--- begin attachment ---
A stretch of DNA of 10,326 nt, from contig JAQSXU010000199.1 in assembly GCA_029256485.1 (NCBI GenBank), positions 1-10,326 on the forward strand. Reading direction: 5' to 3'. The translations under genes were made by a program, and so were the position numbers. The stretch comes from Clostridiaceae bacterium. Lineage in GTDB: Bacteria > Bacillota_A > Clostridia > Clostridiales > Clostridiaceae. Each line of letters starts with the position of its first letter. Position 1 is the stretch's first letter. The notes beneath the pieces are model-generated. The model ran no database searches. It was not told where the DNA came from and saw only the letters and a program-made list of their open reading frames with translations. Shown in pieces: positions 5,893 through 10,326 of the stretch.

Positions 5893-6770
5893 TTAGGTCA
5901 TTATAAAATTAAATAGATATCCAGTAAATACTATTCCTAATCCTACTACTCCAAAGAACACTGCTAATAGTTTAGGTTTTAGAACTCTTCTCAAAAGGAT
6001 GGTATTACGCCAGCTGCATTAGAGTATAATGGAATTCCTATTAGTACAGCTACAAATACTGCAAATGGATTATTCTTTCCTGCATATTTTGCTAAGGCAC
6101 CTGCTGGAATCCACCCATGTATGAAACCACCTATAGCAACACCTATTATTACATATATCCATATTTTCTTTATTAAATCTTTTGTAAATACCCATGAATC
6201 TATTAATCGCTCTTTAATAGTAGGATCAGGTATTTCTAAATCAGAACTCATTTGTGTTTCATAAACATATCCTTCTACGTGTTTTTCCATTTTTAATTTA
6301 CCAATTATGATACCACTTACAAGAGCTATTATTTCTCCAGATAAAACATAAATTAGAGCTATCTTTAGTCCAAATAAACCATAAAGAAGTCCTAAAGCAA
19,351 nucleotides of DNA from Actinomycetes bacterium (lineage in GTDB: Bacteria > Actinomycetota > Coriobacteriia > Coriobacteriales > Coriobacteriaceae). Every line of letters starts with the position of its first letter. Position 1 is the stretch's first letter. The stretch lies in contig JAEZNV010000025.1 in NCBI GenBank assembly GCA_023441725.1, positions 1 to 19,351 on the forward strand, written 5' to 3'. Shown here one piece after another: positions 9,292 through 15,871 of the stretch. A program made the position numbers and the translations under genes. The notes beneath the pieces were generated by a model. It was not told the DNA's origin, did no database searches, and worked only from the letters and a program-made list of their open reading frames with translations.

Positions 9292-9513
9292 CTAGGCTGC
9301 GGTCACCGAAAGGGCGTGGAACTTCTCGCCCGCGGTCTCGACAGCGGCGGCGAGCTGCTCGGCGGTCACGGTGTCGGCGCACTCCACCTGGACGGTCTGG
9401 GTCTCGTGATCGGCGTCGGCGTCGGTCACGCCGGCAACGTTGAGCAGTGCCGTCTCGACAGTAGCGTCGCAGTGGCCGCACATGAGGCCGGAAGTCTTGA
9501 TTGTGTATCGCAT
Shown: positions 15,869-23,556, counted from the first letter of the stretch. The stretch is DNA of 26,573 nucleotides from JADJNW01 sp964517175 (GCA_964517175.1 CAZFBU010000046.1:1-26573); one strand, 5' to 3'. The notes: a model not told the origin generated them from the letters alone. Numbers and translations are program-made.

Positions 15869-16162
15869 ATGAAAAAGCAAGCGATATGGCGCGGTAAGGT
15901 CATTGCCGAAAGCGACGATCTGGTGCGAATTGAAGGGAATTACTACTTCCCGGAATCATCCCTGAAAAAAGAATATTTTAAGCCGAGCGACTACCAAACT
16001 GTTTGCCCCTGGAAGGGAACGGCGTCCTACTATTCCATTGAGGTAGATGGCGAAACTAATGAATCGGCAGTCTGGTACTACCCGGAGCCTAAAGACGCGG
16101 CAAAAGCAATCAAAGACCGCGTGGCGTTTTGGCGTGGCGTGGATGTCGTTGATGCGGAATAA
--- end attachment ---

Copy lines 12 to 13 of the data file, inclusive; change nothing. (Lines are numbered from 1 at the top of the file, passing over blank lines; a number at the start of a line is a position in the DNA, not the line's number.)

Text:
9301 GGTCACCGAAAGGGCGTGGAACTTCTCGCCCGCGGTCTCGACAGCGGCGGCGAGCTGCTCGGCGGTCACGGTGTCGGCGCACTCCACCTGGACGGTCTGG
9401 GTCTCGTGATCGGCGTCGGCGTCGGTCACGCCGGCAACGTTGAGCAGTGCCGTCTCGACAGTAGCGTCGCAGTGGCCGCACATGAGGCCGGAAGTCTTGA